Elstow Abbey

Elstow Abbey was a monastery for Benedictine nuns in Elstow, Bedfordshire, England. It was founded c.1075 by Judith, Countess of Huntingdon, a niece of William the Conqueror, and therefore is classed as a royal foundation.[1][2]

Elstow Abbey
Stone from crossing of the cloister vaulting, on display at Bedford Museum
Monastery information
Full nameThe Abbey Church of St Mary and St Helena, Elstow
LocationElstow, Bedfordshire, England
Coordinates52°06′54″N 0°28′10″W / 52.11495°N 0.46935°W / 52.11495; -0.46935Coordinates: 52°06′54″N 0°28′10″W / 52.11495°N 0.46935°W / 52.11495; -0.46935
Visible remainschurch


The modern church dedicated to St Mary and St Helen used to extend eastwards for some considerable distance, and contained a central tower, chancel, and Lady chapel. The foundation stones still reportedly cause much trouble to the sexton, though he sometimes unearths beautiful tiles from the old chancel floor.

The monastery was known to have been involved in numerous lawsuits, with an array of monasteries including that of Dunstable Priory, Newhouse and St Albans Abbey, concerning the advowson of various parishes. The nuns often appear to have resorted to aggressive behaviour. There was further trouble in the 14th century when the nearby hospital of St Leonard needed to close and divert a footpath used by the abbey, for the purpose of building construction. The abbess objected and even following a lawsuit in which the abbey lost, they still prevented the work for a further two years until the hospital successfully sought intervention by the Crown, obtaining letters patent.

Further incidents followed:

In 1337 Elizabeth Morteyn, who was then abbess, claimed the 'third penny' from the town of Bedford, in virtue of an alleged grant from Malcolm IV, King of Scotland; the case was carried before Parliament, and the burgesses were successful in proving that Malcolm never had any lordship in the town.

There were numerous reports and complaints of unorthodox behaviour, with a visiting bishop commenting that there was 'too much wandering of the nuns out of the monastery.' Also, as many of the nuns and usually the abbess came from high ranking families, they had friends at court who often visited and even stayed in the monastery purely for social reasons. Some 'secular' women even seem to have been living in the monastery and eventually Bishop Gynwell ordered that none were to stay except those granted a special licence to do so. Even so, in 1379 Bishop Buckingham had to order the abbess to dismiss all secular persons from the monastery.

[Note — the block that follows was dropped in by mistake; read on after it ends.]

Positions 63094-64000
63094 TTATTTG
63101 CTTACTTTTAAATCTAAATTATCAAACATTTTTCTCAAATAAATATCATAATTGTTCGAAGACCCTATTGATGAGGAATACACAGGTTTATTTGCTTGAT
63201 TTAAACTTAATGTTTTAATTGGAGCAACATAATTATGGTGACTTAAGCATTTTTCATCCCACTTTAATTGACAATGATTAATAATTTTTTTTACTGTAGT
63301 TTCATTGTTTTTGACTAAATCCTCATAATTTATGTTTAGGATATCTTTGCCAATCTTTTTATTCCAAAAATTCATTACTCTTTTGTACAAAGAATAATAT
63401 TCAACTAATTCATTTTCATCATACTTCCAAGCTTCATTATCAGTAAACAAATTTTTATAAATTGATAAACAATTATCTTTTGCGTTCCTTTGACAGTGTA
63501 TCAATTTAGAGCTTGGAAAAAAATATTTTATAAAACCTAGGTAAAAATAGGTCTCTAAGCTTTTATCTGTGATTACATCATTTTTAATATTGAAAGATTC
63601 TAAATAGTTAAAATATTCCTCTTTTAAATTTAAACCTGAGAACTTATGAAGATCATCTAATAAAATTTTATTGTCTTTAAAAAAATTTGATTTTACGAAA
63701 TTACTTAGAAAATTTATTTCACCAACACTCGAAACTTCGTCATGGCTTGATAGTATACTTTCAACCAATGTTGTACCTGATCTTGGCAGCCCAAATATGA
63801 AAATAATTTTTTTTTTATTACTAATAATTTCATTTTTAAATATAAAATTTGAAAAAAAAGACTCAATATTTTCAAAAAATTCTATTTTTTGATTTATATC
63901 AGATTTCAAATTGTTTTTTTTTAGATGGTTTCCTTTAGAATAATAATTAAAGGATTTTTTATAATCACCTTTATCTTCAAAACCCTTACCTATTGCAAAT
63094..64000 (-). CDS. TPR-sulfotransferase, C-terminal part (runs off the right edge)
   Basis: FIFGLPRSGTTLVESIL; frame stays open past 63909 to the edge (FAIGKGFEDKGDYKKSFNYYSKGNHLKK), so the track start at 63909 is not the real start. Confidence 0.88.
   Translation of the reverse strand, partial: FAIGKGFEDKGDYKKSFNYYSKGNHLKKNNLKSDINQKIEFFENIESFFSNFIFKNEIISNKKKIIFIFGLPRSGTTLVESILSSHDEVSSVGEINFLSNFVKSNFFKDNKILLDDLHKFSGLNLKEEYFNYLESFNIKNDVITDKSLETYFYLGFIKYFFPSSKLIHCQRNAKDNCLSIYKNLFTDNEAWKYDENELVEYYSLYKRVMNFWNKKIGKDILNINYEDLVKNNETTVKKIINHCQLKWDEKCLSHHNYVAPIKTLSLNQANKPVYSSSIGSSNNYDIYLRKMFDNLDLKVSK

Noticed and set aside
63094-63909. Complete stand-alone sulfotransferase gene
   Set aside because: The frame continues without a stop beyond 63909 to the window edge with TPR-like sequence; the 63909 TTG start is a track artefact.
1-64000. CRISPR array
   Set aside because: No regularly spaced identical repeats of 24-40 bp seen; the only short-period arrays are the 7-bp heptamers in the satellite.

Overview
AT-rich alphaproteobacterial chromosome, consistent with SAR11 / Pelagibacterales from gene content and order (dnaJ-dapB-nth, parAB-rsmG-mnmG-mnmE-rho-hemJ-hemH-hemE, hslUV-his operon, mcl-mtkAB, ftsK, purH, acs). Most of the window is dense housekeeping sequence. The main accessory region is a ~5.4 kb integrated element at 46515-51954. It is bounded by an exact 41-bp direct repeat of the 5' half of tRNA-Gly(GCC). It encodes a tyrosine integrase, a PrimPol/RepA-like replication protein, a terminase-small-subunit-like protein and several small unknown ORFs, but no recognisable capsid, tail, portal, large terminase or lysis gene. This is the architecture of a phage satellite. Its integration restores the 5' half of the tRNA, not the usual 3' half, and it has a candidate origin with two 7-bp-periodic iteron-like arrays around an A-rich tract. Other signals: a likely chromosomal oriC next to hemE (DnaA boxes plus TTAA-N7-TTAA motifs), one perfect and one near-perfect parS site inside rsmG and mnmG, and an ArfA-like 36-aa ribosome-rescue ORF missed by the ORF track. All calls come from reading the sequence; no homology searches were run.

Various records of subsequent years show that little ever improved and if anything the monastery became increasingly secularised, with the nuns maintaining individual households, dining with friends and wearing secular clothing. Successive attempts at intervention seem to have been unsuccessful and probably ignored.

Apparently there used to be a separate Parish Church for the villagers, but this was destroyed about 1500, and the Abbey church was afterwards fitted up for public worship, and dedicated to the Holy Trinity.

Dissolution and beyondEdit

There were twenty-three nuns in residence besides the abbess, Elizabeth Boyvill, when the monastery was closed in 1539, all of whom were then pensioned off. The land then passed to Edmund Harvey.

Following the Dissolution of the Monasteries, the majority of the church nave was blocked off and retained for parish use. The remainder of the church was demolished after 1580. In 1616 Sir Thomas Hillersdon purchased the remaining monastic buildings and incorporated them into a new house, which itself later became a ruin. The church contains some 15th-century brasses, 17th-century and later tombs and furnishings. Another survivor of the monastery is a small vaulted building on the south side of the church, originally a parlour and now used as a vestry.